In simple terms, an oil and gas lease forfeiture is a right to end the oil and gas lease if the lessee fails to adhere to the terms of the contract. In most cases with oil and gas well drilling, it is a failure to pay royalties, but the agreement can be breached in some other manner.
Can a Lease Be Forfeited Due to Lack of Production?
Normally, a lease is signed for a fixed primary term, usually one to five years in duration. During that time the landowner cannot lease the oil and gas rights to someone else.
A more indefinite secondary term is implied as long as the lease is profitably producing. But if the well is never drilled in the primary term, the secondary term never begins and the lease ends. When the lease expires, it is void and the landowner is free to sign a lease with another party.
It is especially important to define the secondary term properly in the lease. It is much better to say the oil and gas lease will continue so long as oil and gas is being produced in paying quantities rather than the lease will continue as long as oil and gas is capable of being produced from a well on the subject premises in the judgment of the lessee.
What are Paying Quantities?
The courts have not established a firm cutoff, but zero production is not a paying quantity. Small royalties on meager production may be considered paying quantities, but a true royalty is correlated to the production of the property. It is the payment for the landowner’s percentage of the product sold.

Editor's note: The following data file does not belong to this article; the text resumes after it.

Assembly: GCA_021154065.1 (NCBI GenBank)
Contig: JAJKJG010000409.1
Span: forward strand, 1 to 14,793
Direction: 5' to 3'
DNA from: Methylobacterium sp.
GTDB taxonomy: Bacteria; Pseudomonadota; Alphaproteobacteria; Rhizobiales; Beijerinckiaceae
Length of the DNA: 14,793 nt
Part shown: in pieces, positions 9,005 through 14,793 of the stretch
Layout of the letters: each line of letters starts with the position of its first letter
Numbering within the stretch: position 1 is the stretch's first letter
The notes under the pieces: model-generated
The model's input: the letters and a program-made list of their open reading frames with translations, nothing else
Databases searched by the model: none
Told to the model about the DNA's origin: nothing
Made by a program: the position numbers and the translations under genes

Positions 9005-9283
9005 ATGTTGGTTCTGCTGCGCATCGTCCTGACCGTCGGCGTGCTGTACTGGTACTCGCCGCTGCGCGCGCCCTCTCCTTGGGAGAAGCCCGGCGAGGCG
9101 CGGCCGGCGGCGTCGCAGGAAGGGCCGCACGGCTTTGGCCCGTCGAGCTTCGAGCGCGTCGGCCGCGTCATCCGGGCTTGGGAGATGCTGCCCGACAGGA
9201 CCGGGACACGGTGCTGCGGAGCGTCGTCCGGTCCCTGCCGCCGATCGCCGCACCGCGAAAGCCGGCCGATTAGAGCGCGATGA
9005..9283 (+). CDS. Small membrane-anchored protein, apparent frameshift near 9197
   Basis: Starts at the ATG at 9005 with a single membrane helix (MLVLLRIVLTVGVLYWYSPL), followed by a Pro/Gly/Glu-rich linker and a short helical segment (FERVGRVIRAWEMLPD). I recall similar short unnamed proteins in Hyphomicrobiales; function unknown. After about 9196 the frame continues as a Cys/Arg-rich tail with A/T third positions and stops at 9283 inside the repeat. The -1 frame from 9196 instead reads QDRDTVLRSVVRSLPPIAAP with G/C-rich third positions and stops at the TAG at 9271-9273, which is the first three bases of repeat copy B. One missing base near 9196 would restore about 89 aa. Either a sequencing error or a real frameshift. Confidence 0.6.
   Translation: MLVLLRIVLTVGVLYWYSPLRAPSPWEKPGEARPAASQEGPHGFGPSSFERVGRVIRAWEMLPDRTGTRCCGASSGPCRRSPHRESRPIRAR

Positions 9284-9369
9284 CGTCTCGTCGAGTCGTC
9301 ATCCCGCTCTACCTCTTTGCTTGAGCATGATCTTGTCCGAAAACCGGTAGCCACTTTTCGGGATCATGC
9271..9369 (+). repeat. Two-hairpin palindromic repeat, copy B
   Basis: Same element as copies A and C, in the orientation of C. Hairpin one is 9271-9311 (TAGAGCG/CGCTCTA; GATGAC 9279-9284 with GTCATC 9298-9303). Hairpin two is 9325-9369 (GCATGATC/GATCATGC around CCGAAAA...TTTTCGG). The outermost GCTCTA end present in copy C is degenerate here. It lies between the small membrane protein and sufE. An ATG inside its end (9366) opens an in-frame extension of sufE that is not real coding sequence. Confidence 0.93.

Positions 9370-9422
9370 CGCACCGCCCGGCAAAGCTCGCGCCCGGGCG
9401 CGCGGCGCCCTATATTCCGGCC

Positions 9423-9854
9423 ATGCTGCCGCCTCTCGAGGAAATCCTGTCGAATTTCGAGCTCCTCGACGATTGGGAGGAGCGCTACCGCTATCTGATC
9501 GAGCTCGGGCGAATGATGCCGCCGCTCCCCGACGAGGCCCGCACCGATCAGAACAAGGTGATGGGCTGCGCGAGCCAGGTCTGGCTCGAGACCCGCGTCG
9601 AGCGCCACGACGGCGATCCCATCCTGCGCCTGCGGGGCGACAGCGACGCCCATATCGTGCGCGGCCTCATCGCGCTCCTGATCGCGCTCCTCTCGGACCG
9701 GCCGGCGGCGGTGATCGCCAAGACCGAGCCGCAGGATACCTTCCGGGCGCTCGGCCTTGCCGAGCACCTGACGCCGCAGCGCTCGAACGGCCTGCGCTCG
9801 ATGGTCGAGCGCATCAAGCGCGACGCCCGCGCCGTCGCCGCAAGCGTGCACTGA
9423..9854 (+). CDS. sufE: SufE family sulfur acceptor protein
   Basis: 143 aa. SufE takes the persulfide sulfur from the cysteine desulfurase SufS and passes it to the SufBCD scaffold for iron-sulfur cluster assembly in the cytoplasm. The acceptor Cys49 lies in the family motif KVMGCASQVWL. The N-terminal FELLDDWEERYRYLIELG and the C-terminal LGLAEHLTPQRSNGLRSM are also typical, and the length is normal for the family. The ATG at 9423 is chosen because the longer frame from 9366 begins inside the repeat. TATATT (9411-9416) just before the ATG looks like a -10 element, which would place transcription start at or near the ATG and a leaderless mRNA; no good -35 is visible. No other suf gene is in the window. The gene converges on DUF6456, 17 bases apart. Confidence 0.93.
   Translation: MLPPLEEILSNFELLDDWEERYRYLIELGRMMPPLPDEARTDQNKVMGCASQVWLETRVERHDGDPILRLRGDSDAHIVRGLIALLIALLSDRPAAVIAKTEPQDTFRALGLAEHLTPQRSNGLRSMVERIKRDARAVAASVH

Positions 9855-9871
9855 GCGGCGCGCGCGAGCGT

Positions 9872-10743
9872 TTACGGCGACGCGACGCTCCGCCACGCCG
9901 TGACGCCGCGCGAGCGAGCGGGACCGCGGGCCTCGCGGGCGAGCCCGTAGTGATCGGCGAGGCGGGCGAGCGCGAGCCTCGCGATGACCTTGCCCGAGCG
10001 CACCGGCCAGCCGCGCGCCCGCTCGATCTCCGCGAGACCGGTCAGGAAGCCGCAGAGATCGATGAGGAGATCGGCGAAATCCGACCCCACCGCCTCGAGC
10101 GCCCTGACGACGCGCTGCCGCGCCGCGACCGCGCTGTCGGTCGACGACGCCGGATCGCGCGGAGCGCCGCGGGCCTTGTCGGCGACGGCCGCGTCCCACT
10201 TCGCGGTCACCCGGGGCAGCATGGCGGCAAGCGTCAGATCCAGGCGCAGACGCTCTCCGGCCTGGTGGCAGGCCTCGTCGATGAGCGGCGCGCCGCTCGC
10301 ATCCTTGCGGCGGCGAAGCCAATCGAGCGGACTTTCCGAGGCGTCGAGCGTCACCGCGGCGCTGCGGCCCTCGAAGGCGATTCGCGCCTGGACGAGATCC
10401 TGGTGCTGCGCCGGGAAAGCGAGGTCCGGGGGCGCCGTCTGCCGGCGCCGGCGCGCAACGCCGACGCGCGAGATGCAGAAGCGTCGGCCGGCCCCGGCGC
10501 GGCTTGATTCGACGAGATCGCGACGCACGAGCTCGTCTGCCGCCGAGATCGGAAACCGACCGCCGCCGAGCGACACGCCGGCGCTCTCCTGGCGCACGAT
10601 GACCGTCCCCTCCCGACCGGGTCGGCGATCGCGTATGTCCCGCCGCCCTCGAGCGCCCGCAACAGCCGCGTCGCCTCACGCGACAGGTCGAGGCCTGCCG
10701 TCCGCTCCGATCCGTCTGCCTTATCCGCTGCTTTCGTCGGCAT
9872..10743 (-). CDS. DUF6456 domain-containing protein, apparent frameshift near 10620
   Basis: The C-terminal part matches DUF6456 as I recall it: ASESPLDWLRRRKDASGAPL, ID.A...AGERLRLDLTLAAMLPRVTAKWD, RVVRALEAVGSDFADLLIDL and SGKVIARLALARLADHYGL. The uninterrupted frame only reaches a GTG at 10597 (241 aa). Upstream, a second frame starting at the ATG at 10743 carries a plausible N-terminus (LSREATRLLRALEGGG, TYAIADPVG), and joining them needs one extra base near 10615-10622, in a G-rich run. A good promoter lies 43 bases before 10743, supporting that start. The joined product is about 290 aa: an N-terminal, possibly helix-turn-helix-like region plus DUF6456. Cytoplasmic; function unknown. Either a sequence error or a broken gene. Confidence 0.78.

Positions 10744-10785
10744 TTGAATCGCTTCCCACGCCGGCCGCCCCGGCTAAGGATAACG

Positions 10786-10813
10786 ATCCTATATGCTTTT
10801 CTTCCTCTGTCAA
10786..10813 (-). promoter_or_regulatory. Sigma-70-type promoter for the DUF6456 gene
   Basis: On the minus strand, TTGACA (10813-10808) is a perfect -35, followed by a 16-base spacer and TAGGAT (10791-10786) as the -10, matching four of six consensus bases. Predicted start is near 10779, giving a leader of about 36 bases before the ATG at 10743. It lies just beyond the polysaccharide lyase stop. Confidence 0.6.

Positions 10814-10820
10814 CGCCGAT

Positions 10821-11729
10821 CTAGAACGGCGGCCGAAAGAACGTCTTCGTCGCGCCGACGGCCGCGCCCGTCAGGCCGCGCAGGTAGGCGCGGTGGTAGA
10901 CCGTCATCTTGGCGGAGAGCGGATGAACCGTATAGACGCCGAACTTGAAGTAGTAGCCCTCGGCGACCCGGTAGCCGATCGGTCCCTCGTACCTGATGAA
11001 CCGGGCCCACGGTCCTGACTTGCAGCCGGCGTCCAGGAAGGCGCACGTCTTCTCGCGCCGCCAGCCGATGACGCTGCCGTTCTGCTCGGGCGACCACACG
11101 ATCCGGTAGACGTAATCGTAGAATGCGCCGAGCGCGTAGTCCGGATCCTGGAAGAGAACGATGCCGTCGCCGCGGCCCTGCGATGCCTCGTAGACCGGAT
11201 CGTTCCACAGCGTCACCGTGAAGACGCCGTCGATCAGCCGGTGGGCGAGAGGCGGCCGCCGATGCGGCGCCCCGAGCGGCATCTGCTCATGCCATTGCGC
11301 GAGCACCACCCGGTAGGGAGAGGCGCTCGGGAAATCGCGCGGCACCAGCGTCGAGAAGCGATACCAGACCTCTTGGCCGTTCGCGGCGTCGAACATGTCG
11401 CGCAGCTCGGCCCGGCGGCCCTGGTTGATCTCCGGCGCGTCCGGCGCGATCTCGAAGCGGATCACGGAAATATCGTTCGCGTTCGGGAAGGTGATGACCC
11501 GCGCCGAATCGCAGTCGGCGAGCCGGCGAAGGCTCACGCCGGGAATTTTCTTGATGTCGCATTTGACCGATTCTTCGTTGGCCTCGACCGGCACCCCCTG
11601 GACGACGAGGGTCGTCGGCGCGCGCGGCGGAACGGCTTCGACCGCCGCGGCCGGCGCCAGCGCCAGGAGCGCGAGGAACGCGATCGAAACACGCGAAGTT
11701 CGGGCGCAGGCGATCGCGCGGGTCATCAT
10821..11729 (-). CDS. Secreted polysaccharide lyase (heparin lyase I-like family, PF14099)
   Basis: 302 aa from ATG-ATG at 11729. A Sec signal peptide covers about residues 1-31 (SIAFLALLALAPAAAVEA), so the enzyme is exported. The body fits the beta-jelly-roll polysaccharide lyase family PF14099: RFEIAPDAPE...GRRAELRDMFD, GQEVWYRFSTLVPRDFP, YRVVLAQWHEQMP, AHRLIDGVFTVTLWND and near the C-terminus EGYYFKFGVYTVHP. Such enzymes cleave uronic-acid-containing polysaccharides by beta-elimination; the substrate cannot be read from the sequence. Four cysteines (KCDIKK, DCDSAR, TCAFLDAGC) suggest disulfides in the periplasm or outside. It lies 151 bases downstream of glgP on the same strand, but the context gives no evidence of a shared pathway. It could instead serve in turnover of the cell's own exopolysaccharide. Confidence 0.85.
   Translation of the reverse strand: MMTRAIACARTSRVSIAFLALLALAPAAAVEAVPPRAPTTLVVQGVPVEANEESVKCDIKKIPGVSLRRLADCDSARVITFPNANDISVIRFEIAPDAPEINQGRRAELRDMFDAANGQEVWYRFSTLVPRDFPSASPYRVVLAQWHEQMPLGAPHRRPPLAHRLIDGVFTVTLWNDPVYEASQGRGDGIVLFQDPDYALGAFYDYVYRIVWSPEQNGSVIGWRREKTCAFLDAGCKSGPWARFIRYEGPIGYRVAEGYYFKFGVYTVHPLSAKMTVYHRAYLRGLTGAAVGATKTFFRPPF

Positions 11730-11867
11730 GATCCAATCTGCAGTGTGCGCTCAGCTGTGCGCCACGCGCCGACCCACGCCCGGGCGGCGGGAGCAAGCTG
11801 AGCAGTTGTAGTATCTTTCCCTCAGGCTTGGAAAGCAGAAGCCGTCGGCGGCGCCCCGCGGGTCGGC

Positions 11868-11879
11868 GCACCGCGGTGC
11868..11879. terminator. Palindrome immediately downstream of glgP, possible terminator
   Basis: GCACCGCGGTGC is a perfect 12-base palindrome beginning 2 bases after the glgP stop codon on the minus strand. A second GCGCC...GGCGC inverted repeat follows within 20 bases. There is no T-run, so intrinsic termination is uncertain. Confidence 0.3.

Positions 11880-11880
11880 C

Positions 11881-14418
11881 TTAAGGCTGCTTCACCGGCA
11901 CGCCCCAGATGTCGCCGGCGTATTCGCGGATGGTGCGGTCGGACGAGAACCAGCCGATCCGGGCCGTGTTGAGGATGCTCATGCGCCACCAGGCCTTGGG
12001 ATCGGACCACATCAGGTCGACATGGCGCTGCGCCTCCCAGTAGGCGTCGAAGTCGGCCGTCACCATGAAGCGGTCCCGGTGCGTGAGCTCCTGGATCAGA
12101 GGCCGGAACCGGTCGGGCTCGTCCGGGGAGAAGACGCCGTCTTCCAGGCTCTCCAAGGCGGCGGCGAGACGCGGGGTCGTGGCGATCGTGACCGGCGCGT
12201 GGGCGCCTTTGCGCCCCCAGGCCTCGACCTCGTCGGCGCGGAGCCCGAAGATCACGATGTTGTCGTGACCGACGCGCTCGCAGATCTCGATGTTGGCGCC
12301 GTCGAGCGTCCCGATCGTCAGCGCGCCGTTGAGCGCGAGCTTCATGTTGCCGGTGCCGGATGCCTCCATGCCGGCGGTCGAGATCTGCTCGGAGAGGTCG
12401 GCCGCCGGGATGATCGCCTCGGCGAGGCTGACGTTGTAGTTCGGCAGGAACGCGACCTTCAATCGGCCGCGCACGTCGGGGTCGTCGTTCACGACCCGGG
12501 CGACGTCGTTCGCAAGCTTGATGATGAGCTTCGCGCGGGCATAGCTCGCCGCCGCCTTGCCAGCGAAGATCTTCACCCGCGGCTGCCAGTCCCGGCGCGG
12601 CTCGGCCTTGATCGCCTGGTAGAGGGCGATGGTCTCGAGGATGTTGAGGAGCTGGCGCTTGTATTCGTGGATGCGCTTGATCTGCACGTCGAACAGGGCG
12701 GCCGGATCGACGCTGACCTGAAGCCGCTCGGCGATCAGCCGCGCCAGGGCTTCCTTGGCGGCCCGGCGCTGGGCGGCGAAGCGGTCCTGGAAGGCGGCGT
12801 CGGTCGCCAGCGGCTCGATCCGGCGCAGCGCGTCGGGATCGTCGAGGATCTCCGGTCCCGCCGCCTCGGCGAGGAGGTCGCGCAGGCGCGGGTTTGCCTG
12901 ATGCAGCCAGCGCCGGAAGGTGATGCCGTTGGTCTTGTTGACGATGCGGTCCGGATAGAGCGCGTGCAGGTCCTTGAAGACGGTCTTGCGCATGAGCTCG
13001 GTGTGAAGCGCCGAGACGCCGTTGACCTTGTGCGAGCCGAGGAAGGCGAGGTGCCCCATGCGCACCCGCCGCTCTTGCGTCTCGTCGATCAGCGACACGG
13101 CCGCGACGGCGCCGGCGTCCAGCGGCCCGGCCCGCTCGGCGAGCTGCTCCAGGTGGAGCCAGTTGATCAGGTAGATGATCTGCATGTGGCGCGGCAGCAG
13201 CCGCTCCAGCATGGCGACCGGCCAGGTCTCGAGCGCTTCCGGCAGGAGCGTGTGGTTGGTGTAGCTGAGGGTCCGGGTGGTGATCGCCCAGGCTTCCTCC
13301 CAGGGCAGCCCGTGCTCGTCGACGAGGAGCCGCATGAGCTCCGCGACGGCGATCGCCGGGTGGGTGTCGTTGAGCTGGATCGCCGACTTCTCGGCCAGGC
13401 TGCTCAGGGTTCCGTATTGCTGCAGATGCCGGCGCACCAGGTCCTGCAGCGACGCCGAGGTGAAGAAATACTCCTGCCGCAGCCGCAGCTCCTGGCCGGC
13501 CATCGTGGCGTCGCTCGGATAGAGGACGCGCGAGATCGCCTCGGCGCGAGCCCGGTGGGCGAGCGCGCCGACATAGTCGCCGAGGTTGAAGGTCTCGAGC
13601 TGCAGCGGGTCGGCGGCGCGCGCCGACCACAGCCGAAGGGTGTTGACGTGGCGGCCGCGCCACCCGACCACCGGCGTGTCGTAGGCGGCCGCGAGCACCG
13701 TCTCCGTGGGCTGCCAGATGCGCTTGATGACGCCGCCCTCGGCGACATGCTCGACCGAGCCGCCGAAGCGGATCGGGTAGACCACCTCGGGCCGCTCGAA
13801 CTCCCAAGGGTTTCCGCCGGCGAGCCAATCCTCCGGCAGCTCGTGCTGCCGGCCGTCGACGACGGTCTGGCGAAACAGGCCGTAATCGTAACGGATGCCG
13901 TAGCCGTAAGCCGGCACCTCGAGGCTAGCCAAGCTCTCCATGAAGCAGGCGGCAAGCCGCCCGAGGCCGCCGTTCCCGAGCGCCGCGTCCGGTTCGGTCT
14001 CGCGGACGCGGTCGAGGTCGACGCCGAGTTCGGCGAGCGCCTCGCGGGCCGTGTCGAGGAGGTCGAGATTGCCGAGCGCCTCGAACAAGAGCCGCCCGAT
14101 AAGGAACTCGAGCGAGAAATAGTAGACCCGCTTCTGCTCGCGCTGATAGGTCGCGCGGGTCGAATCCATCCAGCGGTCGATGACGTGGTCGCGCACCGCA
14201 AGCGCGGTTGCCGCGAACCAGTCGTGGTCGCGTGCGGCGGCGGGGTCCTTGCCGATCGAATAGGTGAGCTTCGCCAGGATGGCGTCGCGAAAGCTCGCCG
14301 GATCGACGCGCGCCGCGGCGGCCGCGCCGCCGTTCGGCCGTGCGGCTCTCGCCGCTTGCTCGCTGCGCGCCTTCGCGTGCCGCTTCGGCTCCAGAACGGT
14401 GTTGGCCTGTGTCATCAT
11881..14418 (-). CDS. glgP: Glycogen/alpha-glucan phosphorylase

It is acceptable to stop production for a reasonable amount of time for a good reason, but not for several years. Continuous production is what the courts look for and a court may declare a lease terminated if a long period elapses with no oil or gas production.
What is a Delay Rental? Is it the Same as Being Shut In?
Many Ohio oil and gas leases provide for a rental payment on the land while they delay drilling – hence payment of “a delay rental.” This is only done during the primary term of the lease. Some have tried to draft delay rental clauses that last indefinitely. Courts have recently held that these are invalid.
Gas producers usually have a “shut in” clause written into the lease. It is not quite the same as a “delay rental.” This clause allows the lessee to send a “shut in” payment to the landowner to allow the lease to continue if the gas cannot be sold at a profit. These payments generally apply only to gas leases. The lessee pays a small rate per acre per year, but the clause must have a time limit or it gives the lessee an indefinite right to hold property.
The holder of the lease should also be able to establish the well is capable of producing in paying quantities. If it cannot, the “shut in” clause should not be used and the lease should be terminated.
If you have questions about oil and gas leases in Ohio, please contact us for a free consultation by calling 1-888-534-4850 or send us a website message.